Use Empathy Maps to Understand Your Client
I remember delivering what I thought was a great presentation—which totally flopped. The audience had expectations that differed from my learning objectives, and clearly did not get what they needed. They were dissatisfied, and I knew it. In hindsight, I realized I had seriously misunderstood my audience.
A successful presentation, training program, or change management strategy all share a common theme: a deep understanding of the impact on an individual or group.
Empathy Mapping is a powerful visualization approach that helps ensure project success by creating a clear understanding of the individual’s or group’s perspective, need, or experience.
The foundation to Empathy Mapping is:
1. Identifying the audience or individual to be trained or influenced. In this stage, you identify concrete characteristics such as job, age, geographic location, job tenure, etc., that describe your audience.
2. Deciding what you want your audience or “target” to do—such as demonstrate a behavior or skill, or take an action. This includes identifying the outcome that will define success.
Once you know who you’re targeting and what you want them to do, use an Empathy Map to help predict participant reactions to training or a presentation, or the leverage points that will influence them to take action.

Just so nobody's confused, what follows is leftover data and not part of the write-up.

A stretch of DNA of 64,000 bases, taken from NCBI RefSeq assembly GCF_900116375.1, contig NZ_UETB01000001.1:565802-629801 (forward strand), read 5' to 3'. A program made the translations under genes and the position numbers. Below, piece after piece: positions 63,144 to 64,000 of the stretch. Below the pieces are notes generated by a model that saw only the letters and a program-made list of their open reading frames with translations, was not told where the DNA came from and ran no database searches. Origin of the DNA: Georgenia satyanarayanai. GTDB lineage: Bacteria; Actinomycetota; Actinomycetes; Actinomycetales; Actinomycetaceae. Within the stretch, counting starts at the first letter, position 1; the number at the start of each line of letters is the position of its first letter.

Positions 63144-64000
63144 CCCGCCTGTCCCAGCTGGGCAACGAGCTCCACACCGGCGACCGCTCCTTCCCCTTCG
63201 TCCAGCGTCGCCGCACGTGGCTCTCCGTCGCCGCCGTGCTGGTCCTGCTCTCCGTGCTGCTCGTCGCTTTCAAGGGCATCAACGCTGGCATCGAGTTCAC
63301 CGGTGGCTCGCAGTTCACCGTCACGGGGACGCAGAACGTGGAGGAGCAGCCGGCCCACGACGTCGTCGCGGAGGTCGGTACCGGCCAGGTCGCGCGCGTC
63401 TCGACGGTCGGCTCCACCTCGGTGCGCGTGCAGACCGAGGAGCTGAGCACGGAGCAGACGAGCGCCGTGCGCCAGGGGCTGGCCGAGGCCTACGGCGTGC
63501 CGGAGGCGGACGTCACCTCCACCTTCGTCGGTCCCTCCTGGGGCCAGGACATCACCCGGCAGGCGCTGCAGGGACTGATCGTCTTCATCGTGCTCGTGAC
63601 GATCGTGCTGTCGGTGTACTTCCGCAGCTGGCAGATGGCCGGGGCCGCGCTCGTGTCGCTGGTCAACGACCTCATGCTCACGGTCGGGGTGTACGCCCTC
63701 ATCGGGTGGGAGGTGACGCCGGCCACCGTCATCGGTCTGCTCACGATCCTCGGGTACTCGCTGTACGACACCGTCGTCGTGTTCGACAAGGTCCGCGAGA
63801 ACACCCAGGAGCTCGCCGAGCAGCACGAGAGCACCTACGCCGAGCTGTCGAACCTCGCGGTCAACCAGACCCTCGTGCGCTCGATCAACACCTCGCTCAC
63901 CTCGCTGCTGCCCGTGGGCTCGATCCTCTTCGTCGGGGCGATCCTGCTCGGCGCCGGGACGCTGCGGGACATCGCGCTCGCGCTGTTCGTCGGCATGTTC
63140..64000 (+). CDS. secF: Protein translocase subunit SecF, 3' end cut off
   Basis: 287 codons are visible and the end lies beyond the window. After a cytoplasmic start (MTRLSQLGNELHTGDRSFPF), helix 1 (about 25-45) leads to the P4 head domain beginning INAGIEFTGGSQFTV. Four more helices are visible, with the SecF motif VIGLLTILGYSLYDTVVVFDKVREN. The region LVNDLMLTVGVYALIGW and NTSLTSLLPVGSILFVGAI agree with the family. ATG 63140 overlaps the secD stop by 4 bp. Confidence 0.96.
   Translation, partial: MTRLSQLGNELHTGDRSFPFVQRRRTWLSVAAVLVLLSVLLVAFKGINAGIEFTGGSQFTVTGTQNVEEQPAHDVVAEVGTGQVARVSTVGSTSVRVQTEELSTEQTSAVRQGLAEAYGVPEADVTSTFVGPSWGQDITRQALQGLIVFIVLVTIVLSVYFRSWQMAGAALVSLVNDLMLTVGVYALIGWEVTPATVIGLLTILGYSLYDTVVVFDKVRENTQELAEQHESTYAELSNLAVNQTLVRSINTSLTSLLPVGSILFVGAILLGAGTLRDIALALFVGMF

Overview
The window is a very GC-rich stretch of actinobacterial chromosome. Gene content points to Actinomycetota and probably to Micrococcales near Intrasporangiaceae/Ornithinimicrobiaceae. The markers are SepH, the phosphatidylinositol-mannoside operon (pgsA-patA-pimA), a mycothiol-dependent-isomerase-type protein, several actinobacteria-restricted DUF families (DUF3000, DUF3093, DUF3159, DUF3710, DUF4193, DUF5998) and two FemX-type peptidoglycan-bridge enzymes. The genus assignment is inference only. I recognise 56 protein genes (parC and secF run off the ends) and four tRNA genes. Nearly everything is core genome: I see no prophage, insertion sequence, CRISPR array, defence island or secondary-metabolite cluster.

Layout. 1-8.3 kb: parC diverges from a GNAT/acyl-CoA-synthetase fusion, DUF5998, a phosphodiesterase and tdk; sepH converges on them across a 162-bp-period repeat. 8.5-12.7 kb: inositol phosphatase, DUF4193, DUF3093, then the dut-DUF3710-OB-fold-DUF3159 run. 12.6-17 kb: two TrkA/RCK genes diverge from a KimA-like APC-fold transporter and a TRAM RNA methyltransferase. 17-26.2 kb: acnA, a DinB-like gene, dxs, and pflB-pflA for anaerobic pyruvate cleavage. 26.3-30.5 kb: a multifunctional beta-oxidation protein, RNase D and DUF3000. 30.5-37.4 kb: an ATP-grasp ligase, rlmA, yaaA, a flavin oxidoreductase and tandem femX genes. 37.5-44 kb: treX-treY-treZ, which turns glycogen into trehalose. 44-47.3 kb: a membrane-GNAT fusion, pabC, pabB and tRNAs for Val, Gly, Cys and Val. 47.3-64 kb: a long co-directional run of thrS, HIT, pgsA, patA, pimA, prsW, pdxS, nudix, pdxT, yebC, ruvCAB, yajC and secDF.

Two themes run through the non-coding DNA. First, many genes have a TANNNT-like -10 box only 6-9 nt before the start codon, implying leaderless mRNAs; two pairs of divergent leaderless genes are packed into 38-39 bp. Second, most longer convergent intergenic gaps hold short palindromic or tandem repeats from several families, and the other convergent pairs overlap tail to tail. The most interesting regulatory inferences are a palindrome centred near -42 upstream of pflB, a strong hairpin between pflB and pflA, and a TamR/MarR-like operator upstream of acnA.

CREATING THE EMPATHY MAP
STEP 1: Do your research based on the goal you want to achieve, and use the two foundation steps to define your focus. Then find data to inform your perspective. For example, to understand the audience for a leadership training program, you might review engagement surveys and interview key stakeholders.
STEP 2: Use your research to understand the target’s behaviors. To do this, use the Empathy Map to array your insights:
- What do they SEE? What visually surrounds them? Who are they watching? Are they seeing people succeed or fail? What are the visible consequences of success or failure?
- What do they DO and SAY? What do they talk about to others? Do their behaviors match their words? Are their actions driven by a specific stimulus or is it a general pattern of behavior?
- What do they HEAR? Are there conversations with key stakeholders that influence what they do? What do they hear firsthand and through rumor?
- What do they THINK and FEEL? Review the first three factors, and infer how the target individuals might feel in regard to the course, presentation, or initiative. What might they find motivational? What might they see as obstacles or better alternatives? What might cause them PAIN versus GAIN?
STEP 3: Take the data and assign the findings to each of the four perspectives. This often can be done using a brainstorming approach. Enter your findings into the Empathy Map, so they are visible and linkages can be discerned. What’s critical here is understanding the target’s perspectives and issues. Don’t get hung up on “what box does this go in?”
STEP 4: Use your insights to help achieve your goal, and create action plans to mitigate the obstacles and fears that might derail your efforts.
Great trainers know the importance of audience analysis and understanding. That insight will help you to successfully support your clients’ success.
Ross Tartell, Ph.D., is currently adjunct associate professor of Psychology and Education at Columbia University. Dr. Tartell also consults in the areas of learning and development, talent planning, and organization development. He received his M.B.A. in Management and his Ph.D. in Social Psychology from Columbia University. He formerly served as Technical Training and Communications manager – North America at GE Capital Real Estate.